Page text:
Some of the places featured on this page - modified Google Earth image.



Ao Jak - Ao Po La
The southern pier beach - Loh Jak - pic shot from the pier where 2 car ferries and 2 speedboats arrive most days (Fridays 1 car ferry 1 longtail ferry - 1 speedboat) from the Jian Warnit pier near Phuket town. The buildings are the Phuket Island Hopper’s Beach Club - this outfit runs speedboat daytrips visiting the small beach-fringed coral kay Bamboo Island between Phuket and Yao Yai and then doing luncheon and some beach time here on Loh Jak, plus a mini-tour of the island.

The beach north of the pier 2014

Loh Jak aka Ao Po La and surrounds - image modified Google Earth. Note Fasai Beach Bungalows which is adjacent (pier side) the Beach Club is now (2014) calling itself The White House. Name changes seem the go - was called Ko Yao Beach Bungalows when I first visited in 2008. It's a real hassle changing these images, so Fasai stays.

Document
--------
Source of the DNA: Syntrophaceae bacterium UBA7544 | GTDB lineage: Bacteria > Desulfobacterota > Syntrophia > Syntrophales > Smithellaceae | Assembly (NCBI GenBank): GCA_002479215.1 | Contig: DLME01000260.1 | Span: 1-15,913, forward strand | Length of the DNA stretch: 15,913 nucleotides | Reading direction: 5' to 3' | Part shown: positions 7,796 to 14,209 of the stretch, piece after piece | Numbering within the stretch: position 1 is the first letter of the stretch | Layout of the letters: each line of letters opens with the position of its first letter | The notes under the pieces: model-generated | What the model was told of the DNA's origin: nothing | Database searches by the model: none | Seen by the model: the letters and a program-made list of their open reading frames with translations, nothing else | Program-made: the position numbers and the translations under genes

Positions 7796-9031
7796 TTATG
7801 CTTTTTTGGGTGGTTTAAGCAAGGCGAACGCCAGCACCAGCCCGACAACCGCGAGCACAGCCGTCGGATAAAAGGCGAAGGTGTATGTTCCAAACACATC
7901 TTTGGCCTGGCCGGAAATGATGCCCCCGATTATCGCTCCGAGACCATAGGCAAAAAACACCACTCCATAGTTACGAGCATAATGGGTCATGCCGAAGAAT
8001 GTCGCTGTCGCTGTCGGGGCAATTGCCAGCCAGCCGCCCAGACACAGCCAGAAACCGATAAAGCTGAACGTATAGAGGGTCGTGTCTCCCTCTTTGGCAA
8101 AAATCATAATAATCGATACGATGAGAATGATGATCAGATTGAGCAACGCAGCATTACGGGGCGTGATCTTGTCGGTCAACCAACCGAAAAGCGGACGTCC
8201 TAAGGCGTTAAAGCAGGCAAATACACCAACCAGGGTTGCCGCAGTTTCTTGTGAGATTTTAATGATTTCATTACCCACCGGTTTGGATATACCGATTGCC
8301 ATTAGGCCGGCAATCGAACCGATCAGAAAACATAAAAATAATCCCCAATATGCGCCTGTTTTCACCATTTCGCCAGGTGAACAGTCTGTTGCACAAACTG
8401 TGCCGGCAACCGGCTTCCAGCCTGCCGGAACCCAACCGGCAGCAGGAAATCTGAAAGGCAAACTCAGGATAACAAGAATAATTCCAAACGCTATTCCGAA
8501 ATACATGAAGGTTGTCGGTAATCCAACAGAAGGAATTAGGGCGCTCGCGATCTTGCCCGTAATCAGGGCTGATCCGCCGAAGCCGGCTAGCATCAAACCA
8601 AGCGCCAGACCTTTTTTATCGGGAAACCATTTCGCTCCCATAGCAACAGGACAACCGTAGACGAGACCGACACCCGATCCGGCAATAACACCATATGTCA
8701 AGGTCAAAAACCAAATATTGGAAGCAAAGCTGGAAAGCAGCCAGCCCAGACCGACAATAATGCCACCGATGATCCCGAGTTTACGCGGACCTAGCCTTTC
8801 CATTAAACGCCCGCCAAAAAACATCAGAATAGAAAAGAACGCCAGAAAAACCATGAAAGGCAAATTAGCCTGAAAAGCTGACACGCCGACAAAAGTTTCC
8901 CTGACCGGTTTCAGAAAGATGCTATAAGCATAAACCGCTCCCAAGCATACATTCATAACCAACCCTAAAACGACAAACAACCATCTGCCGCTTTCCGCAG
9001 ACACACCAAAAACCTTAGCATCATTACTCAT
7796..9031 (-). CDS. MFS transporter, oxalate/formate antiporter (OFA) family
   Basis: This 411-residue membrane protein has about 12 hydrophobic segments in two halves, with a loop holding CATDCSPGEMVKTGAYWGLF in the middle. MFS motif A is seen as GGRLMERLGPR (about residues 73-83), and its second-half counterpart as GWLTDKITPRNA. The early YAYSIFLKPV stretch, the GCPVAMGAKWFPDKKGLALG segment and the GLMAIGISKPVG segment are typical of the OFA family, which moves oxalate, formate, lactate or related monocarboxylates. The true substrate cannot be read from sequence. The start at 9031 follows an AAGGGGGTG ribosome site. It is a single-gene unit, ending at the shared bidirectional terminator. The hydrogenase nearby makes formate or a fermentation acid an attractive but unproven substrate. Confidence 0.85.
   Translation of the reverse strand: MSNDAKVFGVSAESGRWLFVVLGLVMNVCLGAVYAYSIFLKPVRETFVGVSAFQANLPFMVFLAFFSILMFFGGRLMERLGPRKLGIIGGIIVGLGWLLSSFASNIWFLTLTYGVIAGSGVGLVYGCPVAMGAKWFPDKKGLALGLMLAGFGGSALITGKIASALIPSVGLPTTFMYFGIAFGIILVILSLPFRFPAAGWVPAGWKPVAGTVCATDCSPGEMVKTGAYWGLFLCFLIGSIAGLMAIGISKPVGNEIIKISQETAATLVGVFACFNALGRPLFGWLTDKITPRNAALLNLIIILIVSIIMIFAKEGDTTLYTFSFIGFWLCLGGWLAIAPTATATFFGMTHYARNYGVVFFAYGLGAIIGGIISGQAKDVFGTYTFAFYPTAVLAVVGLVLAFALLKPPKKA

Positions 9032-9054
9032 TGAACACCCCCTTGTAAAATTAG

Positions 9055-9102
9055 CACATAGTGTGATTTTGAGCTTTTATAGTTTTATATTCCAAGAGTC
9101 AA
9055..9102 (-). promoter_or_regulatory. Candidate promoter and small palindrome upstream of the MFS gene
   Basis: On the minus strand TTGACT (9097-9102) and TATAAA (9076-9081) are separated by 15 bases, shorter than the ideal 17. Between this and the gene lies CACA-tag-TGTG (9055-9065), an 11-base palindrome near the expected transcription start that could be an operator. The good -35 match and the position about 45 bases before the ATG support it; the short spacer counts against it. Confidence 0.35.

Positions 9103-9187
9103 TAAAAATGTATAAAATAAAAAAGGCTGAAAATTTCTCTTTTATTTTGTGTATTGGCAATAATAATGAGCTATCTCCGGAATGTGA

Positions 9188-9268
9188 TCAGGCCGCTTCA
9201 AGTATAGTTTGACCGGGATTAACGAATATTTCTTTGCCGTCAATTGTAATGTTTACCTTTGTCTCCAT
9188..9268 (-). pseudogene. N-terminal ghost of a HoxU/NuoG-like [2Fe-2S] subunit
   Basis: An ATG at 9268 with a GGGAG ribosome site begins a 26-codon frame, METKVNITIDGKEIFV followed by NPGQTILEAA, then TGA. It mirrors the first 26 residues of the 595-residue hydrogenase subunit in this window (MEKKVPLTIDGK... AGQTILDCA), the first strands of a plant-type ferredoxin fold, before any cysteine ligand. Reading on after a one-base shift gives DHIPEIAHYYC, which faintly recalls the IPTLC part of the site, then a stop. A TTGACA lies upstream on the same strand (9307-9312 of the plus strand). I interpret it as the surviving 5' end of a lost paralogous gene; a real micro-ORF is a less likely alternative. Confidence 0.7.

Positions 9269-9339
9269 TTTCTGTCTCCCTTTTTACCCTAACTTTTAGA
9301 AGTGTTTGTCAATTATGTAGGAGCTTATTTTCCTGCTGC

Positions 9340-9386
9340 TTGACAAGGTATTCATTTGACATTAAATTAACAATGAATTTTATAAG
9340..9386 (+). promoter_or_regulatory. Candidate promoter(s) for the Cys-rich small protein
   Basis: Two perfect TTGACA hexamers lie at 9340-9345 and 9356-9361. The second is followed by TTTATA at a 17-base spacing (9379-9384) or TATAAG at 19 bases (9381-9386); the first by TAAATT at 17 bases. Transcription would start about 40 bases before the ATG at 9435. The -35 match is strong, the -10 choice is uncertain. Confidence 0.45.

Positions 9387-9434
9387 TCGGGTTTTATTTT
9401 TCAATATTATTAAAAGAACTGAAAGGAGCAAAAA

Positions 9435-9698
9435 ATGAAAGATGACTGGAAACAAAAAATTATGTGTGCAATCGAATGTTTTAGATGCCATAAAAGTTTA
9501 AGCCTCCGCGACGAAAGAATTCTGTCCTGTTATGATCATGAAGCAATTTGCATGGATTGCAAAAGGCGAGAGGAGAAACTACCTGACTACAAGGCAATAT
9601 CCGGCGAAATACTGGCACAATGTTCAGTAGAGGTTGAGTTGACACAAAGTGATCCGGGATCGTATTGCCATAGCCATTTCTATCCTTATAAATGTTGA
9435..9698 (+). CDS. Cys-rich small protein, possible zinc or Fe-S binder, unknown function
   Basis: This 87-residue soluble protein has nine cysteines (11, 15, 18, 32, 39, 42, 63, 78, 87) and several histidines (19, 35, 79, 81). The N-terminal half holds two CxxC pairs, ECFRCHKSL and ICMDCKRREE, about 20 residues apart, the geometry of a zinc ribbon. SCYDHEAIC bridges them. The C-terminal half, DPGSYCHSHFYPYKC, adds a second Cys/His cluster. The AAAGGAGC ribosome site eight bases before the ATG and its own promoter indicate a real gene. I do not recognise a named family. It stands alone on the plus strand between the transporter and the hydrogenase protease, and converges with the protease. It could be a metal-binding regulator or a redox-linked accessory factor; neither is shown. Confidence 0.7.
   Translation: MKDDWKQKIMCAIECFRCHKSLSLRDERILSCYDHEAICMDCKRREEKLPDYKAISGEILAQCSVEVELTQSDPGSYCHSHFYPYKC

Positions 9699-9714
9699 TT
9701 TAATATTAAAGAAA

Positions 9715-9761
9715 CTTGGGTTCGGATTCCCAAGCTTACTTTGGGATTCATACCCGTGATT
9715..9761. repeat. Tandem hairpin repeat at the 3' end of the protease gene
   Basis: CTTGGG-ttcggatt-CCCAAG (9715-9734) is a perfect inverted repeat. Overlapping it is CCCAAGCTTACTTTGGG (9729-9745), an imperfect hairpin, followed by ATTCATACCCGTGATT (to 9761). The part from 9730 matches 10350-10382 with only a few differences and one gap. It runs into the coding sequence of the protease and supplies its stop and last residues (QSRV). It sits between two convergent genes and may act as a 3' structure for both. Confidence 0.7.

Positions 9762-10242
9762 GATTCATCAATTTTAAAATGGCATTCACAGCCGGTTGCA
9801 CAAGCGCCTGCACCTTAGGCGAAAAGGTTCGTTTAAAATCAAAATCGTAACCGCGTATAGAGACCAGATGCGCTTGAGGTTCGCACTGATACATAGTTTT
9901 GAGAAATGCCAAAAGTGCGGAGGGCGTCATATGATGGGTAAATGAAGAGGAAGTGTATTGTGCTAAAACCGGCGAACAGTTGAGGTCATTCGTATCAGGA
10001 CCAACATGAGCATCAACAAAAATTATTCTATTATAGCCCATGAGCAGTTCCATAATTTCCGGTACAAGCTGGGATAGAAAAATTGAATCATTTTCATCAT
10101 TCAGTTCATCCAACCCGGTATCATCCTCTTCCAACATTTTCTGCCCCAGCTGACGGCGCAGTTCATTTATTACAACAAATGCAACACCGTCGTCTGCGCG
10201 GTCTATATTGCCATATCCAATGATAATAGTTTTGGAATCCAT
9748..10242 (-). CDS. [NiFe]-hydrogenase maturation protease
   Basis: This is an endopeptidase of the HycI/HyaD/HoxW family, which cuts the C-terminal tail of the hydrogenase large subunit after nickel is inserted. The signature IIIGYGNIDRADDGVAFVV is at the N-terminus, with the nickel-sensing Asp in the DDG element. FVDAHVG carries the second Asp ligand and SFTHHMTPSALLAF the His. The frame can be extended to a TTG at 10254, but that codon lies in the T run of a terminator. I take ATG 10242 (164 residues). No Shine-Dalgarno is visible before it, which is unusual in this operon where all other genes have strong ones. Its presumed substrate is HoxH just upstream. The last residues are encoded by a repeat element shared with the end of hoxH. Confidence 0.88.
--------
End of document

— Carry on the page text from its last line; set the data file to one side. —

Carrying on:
This is the second-best beach I saw - nice sand, water deep enough low tide for swimming, water reasonably clear (Phang Nga Bay water further north gets a bit murky).

Maybe 150m inland from the pier is GARDEN VIEW RESORT, a budget joint with trad bungalows - it looked to have been refurbished a bit from travelfish’s scathing report.
Ditto THE WHITE HOUSE (when I first checked this place in 2008 is was called KO YAO BEACH BUNGALOWS - in 2013 it was using FASAI BEACH BUNGALOWS) which is immediately on the pier side of the Beach Club - the restaurant has beach views but the bungalows are built slightly further back over a tidal creek running parallel to the sand.